mon 21/10/2019

Wolfgang Voigt as Gas, Barbican | reviews, news & interviews

Wolfgang Voigt as Gas, Barbican

Wolfgang Voigt as Gas, Barbican

Frankfurter's audiovisual extravaganza unsettles mightily

It comes to something when the logic of a German act calling themselves “Gas” is the least troubling element of a perfomance. Not that Wolfgang Voigt's ambient music, or the slowly-evolving digital art of Petra Hollenbach projected on the Barbican's cinema screen, contained any obvious shock tactics – but the whole 80 minutes created just about as unsettling an experience as one could imagine from abstracted sound and image.

As a club music producer and as one of the co-founders of Cologne's Kompakt label, Voigt has been responsible for some of the most emotive and lastingly affective techno records ever made. But it was his records made as Gas in the late 1990s that cemented his reputation in the wider artistic world.  Cramming modern orchestral composition and high-tech sound synthesis into densely compressed drones surrounded by a miasma of the crackle and hiss of radio, rain and fire, he both eroded the borders between nightclub and concert hall and created sounds which are only now coming into popular culture via the likes of Burial.

In the Barbican cinema we had a brief glimpse of Voigt in sharply-tailored velvet suit before the lights went down and he bent over his laptop to soundtrack Hollenbach's visuals. There was no clue as to what he was actually doing, any attempt to discern whether he was really altering his previously-recorded music was baffled by the diffuse edges of every sound that came out over the soundsystem, and the shifting, criss-crossing three-dimensional shapes across the cinema screen dominated all. Indeed to even approach what was presented within the unpleasantly throbbing waves of bass and crackle as music per se would have been to get its place within the wider work wrong, and to fundamentally misunderstand "ambient".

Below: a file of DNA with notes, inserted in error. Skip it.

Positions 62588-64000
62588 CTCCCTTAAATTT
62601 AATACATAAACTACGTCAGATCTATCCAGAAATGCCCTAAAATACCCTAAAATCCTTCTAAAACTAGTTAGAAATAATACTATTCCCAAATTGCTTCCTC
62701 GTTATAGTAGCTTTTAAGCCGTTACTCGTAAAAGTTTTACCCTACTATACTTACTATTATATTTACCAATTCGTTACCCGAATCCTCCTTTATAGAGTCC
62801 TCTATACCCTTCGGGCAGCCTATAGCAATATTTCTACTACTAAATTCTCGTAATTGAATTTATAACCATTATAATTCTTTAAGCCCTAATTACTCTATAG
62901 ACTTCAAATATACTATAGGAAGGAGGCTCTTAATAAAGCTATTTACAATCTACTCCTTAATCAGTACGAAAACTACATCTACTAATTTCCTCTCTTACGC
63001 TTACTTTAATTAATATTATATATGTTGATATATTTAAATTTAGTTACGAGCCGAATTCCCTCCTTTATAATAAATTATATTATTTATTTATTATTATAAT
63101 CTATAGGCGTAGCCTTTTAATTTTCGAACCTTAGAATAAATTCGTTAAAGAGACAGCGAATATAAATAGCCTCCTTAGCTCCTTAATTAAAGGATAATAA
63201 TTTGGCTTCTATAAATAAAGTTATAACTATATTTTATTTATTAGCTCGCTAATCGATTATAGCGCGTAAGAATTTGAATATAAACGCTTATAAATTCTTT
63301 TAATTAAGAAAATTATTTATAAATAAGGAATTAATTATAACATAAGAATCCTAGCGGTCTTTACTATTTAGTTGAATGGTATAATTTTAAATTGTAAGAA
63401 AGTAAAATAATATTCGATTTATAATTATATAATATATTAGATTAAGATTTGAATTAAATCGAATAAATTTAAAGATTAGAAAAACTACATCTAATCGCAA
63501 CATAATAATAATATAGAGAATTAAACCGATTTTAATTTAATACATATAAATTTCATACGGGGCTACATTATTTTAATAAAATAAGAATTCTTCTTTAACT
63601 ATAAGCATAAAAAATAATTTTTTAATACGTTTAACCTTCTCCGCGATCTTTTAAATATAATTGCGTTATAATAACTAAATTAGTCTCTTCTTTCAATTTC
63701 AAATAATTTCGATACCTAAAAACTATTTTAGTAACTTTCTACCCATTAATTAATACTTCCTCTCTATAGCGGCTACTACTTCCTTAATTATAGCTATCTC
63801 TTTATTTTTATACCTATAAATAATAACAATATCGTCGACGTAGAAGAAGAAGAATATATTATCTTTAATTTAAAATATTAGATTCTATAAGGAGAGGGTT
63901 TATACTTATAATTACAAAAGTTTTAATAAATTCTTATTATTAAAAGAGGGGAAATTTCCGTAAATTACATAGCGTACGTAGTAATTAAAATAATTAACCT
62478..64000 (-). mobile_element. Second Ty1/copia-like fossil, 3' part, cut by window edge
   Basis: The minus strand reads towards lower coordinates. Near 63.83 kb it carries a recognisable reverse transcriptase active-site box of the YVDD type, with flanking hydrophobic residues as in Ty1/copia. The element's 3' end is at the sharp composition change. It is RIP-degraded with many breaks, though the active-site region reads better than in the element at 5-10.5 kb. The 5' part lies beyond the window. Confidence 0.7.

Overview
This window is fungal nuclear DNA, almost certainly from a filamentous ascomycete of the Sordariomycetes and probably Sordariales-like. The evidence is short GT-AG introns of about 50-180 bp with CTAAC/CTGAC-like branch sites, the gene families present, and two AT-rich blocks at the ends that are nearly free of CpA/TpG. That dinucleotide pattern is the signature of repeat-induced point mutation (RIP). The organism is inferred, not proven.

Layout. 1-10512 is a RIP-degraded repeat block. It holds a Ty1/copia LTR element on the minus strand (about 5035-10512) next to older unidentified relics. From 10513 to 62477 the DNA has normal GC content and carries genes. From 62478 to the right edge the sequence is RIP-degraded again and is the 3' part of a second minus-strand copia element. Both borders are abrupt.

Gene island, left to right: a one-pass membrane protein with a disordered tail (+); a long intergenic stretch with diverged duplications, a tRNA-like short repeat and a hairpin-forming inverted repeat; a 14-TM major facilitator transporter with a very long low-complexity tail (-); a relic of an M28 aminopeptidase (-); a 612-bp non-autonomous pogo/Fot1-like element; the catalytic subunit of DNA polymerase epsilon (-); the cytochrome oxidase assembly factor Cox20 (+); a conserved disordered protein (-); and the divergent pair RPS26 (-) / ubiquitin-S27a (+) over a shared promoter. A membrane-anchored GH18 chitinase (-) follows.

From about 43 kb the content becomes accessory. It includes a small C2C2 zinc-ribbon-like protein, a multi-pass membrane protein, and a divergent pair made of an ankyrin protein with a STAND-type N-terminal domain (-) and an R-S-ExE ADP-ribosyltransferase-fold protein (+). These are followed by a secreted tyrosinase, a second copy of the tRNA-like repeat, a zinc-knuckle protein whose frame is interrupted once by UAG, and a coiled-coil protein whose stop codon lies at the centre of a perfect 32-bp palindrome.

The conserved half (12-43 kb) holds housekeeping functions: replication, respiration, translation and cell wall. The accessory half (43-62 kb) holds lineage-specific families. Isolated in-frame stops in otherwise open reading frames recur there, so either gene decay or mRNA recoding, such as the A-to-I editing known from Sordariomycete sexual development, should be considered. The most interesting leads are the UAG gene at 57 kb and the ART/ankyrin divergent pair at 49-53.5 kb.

What we experienced was a set of games played with expectation. The projected visuals, in keeping with previous Gas artwork, began with – and kept returning to – the meshed branches of forests in the night. But from this dark northern European archetypal place of fear and fairytale danger, using digital processing they extrapolated a geometry of discomfort: a set of ugly anti-patterns that created a sick mockery of everything from blood vessels to galactic structures, making branches smaller as they came closer and larger as they faded away, making the irregular regular and the regular irregular, tesselating random patterns into new regularities and making expected natural growths spurt out in every wrong direction like cancer cells or bad jokes.

All of these visuals in their ghastly tricks with scale and dimension - seething details would accumulate and duplicate constantly so as to overwhelm the senses, and the abstractions from living human and plant tropes teased our sense of pattern recognition but only ever gave a grotesque mutation of what it was expecting - kept a constant sense of zooming vertigo which matched Voigt's sound's refusal to settle. Like My Bloody Valentine circa Loveless, any chord that he hit upon swerved around its root in seasick fashion, these shifting chords and harmonics always bursting to let a melody out which never quite came - while the few regular rhythmic techno pulses that came into the audio filed were dissipated so much that the beat became a ragged thrum from somewhere else, not a demand of bodily presence in the here-and-now as a dance music kick drum would normally be expected be. Meanwhile the night forest branches were miscoloured, discoloured, digitally manipulated to become scorpionfish fins, locust limbs, rotting feathers, a praying mantis version of the erotic silhouettes at the start of Bond movies, a Bosch hell as painted by a trapeze-act obsessed limb-stretching Tom Of Finland then viewed in a stereoscopic kaleidoscope, a simple blurry glaring blob.